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By Lauren Egan

WASHINGTON — President Donald Trump railed against Democratic gubernatorial candidate Andrew Gillum and Sen. Bill Nelson at a Florida campaign rally Wednesday night in the president's final dash to keep GOP control of Congress in the midterm elections.

But Trump, who has repeatedly gone after the Democratic hopeful this week, left most of the attacks up to Gillum's Republican challenger, former Rep. Ron DeSantis, who joined the president on stage in Ft. Myers.

"I'm the only guy that can credibly say that I am not under investigation for corruption by the FBI” DeSantis said, referencing comments made by Trump earlier in the week when he called Gillum a "stone-cold thief" and implied without evidence that Gillum was under investigation in a corruption probe in Tallahassee, where he serves as mayor.

"Maybe we should impeach Gillum," DeSantis said to the Florida crowd, which prompted supporters to chant "Lock him up!" — something which is usually reserved for Hillary Clinton at Trump campaign events.

The closely fought governor's race turned ugly weeks ago when a white supremacist group targeted voters with a telephone robocall imitating Gillum in a minstrel voice. In October, another call circulated calling Gillum a "negro" and a "monkey."

"Race is at the center of the gubernatorial election, there is no question about it," said Daniel Smith, a political science professor at the University of Florida. "The race card is overt...We aren't talking dog whistle racism, this is attack dog mode."

Trump got in a few of his own shots at Gillum, who polls show is in a toss up race against DeSantis.

"In Tallahassee, they've had the highest crime rate," Trump said, implying that under Gillum crime rose. "He cannot keep Florida safe." Although Leon County, where Tallahassee is located, tops the crime rate in the state, the county's crime rate has decreased during Gillum's tenure as mayor.

The president also attacked Nelson, who is facing a challenge from term-limited Republican Gov. Rick Scott in another contest that is too close to call.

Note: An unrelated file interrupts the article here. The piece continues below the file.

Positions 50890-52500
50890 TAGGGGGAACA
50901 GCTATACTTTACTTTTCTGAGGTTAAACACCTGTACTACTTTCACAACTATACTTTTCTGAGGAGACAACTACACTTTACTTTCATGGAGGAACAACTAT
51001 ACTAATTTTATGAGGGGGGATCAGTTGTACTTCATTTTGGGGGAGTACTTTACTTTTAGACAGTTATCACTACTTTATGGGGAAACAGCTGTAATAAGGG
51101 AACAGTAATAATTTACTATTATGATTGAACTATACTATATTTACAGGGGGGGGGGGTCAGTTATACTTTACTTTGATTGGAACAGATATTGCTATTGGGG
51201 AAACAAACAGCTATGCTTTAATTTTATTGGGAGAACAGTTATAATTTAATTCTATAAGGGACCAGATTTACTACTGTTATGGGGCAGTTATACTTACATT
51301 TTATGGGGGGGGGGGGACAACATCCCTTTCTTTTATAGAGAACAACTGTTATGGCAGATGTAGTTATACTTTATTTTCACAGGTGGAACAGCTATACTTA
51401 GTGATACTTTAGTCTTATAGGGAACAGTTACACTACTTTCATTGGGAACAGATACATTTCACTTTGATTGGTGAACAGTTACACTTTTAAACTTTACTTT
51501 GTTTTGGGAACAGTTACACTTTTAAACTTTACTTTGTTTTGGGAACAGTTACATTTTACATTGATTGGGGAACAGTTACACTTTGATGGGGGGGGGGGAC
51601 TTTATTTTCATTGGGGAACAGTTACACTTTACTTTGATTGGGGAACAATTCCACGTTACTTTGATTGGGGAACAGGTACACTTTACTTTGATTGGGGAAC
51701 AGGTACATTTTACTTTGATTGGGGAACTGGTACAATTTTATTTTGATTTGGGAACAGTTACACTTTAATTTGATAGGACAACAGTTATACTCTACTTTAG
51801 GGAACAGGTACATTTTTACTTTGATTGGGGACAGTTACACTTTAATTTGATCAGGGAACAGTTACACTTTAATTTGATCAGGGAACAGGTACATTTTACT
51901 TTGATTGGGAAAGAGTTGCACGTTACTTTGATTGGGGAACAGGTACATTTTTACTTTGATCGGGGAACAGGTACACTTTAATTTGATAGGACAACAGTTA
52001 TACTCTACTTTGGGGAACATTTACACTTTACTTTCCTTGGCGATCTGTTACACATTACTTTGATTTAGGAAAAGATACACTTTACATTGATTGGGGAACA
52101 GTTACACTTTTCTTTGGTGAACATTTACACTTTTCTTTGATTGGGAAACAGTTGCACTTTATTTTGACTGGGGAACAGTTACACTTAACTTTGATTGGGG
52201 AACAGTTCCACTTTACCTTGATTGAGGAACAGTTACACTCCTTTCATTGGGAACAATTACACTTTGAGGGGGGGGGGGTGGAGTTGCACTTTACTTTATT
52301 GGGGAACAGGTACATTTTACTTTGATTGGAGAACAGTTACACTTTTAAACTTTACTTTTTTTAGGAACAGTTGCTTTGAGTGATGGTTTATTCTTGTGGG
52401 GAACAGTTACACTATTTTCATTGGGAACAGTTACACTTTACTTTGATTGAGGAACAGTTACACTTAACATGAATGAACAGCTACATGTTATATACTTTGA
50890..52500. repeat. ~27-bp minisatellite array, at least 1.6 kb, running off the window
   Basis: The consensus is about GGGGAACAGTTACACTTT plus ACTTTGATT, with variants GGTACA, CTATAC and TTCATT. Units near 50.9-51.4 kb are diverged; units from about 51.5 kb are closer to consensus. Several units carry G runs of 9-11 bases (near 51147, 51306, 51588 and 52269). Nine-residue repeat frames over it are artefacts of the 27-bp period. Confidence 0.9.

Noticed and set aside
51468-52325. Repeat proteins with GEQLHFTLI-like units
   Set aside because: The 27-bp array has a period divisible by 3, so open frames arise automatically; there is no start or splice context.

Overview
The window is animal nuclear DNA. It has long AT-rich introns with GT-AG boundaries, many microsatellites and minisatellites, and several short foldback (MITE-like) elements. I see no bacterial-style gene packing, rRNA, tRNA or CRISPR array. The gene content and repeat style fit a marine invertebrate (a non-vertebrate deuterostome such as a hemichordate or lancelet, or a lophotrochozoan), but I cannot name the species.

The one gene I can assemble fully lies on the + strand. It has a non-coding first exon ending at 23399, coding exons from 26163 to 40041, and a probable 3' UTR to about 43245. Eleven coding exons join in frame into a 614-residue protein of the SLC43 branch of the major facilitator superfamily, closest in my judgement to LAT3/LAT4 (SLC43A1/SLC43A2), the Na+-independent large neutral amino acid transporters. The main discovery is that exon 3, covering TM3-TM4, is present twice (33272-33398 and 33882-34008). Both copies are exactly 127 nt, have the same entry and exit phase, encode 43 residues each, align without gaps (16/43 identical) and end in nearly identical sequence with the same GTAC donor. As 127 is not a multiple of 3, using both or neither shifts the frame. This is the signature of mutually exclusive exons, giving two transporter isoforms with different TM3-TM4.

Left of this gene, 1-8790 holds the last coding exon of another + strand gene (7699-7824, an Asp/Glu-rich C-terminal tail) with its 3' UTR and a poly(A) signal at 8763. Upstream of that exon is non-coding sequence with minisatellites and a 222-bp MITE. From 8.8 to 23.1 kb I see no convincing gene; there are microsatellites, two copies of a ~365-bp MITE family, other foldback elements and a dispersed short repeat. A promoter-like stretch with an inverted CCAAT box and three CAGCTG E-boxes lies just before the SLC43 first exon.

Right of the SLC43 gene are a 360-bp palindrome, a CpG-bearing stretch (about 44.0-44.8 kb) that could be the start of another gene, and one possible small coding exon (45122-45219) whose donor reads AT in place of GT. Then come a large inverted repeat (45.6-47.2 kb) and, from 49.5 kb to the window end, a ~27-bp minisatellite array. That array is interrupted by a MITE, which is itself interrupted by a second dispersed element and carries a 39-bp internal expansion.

"I am here a lot and I never see Senator Nelson until six months before the election," Trump said.

Trump also double downed on his immigration message in Florida.

"We are getting prepared for the caravan, folks, you don't have to worry about that," Trump said in reference to migrants traveling through Central America and Mexico, hoping to reach the U.S. border. "They've got a lot of rough people in those caravans, they are not angels.”

Trump reiterated his controversial commitment to end birthright citizenship.

"We will end it," he said, promising to "keep them out of the country."

Birthright citizenship is established the 14th Amendment and abolishing it would require Trump to overcome major legal and legislative hurdles.

Before taking the rally stage on Wednesday, Trump said that he always strives to to tell the truth — "when I can" — in an exclusive interview with ABC's Jonathan Karl.

"Well, I try. I do try ... and I always want to tell the truth. When I can, I tell the truth. And sometimes it turns out to be where something happens that's different or there's a change, but I always like to be truthful," Trump said.

Trump also restated his belief that the migrant caravan is an "invasion" on the U.S.

"When you look at some of them, when you look at some of the people in them, yeah, I think it can be considered an invasion. We can't have it."

Trump won Florida in 2016 by a little over 1 percentage point and the state will play a critical role in his re-election.

Like many of Trump's midterm rallies, the rally served the dual purpose of revving up the base before midterms while also laying the groundwork for his 2020 campaign. And it won't be his last stop in Florida before Tuesday's election — Trump will return on Saturday for a rally in Pensacola.

"He is going to the most Republican places in the state short of Panama City, which was just destroyed by a hurricane,” said Rick Wilson, a GOP strategist from Florida and an outspoken critic of Trump. "Fort Myers is three things: Very Republican, very conservative and very, very old. That is his friendly audience which should tell you that it is all about 2020. It is a base-only election for Trump."

Trump's Wednesday night event was the first of 11 campaign events he plans to hold around the country in the last six days before midterm elections.